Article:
A suction freer elevator was used to lift the mucosal flap, maintaining the dissection under the mucoperiosteum [Figure 1]b. The dissection was extended posteriorly to the insertion of the uncinate process. The mucosal flap was tucked around the anterior end of the middle turbinate to avoid interference with further dissection.

The hard bone of the frontal process of the maxilla, overlying the NLD, was removed with a Kerrison 45° upbiting punch from the insertion of the middle turbinate insertion [Figure 1]c to the insertion of the inferior turbinate, which corresponded to the anatomical location of the NLD [Figure 1]d. An angled (15°) diamond burr attached to a microdebrider (Straightshot® M4 Microdebrider, Medtronic USA, Jacksonville, FL, USA) was used to polish the raw bone surface for facilitating the attachment of the mucosal flap. The thick bone overlying the lacrimal sac remained untouched.

Furthermore, a Bowman lacrimal probe was used to tent the medial wall of the mucosal NLD. This was then opened from the junction of the sac and the NLD to the insertion of the inferior turbinate using a right-angled DCR spear knife (Medtronic USA, Jacksonville, FL, USA) [Figure 1]d and [Figure 1]e, thereby creating the longest possible anterior and posterior flaps in the vertical dimension. A DCR sickle knife (Medtronic USA, Jacksonville, FL, USA) was used to make the anterior, superior, and inferior releasing cuts, after which microscissors were used to create releasing cuts in the posterior flap [Figure 1]f. A pair of sharp, through-biting, straight Blakesley forceps was then used to trim the redundant nasal mucosal flap, which was then approximated with the anterior flap of the NLD [Figure 1]g. Lacrimal bicanalicular silicone tubes were inserted through the superior and inferior canaliculi and then through the lacrimal sac into the opened NLD [Figure 1]g. Oxidized cellulose (Sugicel®, Ethicon, USA) was placed over the raw surface of the osteotomy to decrease the possibility of postoperative bleeding and to hold the flaps in place.

Postoperative care and follow-up

Oral antibiotics (Cephalexin) were given for 5 days postoperatively for infection prophylaxis. Topical antibiotics (Levofloxacin ophthalmic solution 0.5%) and topical steroid (Prednisolone acetate 1% suspension) were initiated immediately after surgery and administered four times per day for 2 weeks. Postoperatively, the patients had at least one follow-up at our clinic after discharge to remove the lacrimal bicanalicular silicone tube and to determine the anatomical patency. Endonasal endoscopy was performed during the follow-up to determine the status and function of the ostium. All patients underwent routine saline irrigation of the lacrimal system at follow-up. Any discomforts that developed after surgery were inquired about and recorded.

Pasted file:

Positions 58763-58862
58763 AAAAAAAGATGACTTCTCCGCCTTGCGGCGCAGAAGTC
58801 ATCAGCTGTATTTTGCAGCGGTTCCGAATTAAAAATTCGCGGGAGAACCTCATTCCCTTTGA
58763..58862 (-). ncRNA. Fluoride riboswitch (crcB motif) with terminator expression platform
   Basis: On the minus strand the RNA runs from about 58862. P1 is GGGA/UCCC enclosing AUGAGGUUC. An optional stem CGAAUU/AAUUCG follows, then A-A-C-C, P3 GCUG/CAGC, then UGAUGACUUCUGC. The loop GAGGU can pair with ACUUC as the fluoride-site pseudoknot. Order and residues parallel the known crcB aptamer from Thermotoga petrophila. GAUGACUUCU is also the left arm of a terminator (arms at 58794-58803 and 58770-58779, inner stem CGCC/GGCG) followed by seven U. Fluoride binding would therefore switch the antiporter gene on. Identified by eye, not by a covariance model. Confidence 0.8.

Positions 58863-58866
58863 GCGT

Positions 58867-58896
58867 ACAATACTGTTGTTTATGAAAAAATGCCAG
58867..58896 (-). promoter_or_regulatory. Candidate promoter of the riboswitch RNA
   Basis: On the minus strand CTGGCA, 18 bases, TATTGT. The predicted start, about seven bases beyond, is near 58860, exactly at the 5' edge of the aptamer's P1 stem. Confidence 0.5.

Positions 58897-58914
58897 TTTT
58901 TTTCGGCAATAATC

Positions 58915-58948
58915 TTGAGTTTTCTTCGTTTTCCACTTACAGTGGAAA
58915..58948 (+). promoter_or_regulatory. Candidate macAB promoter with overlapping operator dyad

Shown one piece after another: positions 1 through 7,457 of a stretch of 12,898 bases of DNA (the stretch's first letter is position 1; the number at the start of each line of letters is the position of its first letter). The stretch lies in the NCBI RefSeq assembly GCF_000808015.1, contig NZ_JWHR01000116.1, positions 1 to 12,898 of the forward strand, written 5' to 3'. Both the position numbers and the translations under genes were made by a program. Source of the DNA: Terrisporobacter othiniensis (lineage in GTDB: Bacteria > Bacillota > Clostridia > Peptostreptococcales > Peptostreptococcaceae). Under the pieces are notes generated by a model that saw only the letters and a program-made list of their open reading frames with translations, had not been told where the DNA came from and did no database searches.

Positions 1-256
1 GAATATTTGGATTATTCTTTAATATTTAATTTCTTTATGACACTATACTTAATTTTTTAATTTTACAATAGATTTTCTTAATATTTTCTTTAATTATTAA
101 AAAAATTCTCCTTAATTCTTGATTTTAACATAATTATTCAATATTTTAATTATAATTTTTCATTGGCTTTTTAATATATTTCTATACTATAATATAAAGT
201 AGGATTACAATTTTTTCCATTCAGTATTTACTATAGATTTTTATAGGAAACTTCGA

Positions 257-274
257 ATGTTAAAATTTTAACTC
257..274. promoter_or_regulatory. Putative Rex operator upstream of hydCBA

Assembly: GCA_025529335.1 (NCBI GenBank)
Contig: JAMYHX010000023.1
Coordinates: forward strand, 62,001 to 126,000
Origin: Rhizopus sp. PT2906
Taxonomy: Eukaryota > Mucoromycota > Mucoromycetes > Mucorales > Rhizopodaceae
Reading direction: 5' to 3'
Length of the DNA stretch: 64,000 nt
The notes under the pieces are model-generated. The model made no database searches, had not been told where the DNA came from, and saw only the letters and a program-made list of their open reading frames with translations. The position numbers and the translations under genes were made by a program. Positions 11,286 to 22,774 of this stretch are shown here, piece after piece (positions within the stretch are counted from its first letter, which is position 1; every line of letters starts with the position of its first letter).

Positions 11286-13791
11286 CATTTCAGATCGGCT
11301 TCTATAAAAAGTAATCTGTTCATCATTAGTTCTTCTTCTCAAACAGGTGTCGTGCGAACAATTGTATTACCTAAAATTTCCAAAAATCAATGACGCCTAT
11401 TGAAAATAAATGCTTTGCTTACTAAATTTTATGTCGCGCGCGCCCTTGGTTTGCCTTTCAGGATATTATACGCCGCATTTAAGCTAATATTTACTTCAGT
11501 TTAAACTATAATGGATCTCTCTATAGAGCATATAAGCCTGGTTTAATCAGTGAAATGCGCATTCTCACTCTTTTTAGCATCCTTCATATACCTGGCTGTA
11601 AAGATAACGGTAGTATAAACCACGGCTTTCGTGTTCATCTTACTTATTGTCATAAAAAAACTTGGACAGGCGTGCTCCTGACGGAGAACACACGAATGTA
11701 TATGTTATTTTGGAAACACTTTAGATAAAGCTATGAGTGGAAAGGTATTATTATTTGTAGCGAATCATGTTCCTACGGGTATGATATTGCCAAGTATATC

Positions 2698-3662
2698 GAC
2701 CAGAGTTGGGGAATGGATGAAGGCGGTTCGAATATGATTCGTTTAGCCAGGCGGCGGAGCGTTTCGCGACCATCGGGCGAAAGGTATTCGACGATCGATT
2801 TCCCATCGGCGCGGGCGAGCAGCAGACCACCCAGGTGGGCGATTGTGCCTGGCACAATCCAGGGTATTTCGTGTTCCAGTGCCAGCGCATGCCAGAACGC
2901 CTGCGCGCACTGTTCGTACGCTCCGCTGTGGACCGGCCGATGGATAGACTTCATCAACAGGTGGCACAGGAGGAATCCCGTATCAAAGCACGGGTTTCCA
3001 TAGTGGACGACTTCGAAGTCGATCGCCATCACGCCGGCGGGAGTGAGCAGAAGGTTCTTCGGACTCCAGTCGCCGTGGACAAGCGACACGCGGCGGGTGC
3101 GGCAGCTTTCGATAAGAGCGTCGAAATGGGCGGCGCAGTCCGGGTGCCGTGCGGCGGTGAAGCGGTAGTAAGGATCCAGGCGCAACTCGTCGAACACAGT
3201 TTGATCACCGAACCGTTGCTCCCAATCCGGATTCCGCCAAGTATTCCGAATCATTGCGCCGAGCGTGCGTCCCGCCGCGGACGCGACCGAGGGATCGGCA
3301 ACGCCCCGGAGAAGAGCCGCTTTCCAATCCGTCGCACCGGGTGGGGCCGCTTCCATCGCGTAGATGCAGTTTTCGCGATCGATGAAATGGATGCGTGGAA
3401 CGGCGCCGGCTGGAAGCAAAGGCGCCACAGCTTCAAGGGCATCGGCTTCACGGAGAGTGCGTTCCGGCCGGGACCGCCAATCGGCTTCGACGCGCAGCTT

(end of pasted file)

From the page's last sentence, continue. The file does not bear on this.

Outcome measurement

Anatomical surgical success was defined as the patency of the lacrimal system with an irrigation test at follow-up. The functional outcome was evaluated with the following technique. At postoperative follow-up, fluorescein dye was instilled into patients' conjunctival sac, and the osteotomy sites were inspected with an endonasal endoscope. The functional outcome was also evaluated according to the patients' subjective experience after surgery and classified into three categories: no improvement, improvement after surgery, and complete resolution of epiphora. Functional success was defined as the presence of the fluorescein dye in the nasal cavity after a few blinks and the complete resolution of the epiphora postoperatively.


  Results Top


The EE-NLDD procedure was performed in 43 eyes of 39 patients (8 men, 31 women; mean age: 54.9 years; range: 28–76 years). The mean follow-up time was 14.7 months (range: 0.5–46 months).

All the patients maintained anatomical success postoperatively. The functional success was confirmed under endoscopic examination by the presence of the fluorescein dye in every patient. Thirty-six patients (39 eyes) reported the complete resolution of the epiphora and two patients (2 eyes) reported an improvement of the epiphora after surgery. However, one patient (2 eyes) reported persistent bilateral epiphora with no improvement despite the solid evidence of anatomical patency (fluorescein dye was noted over the orifice and the nasal cavity).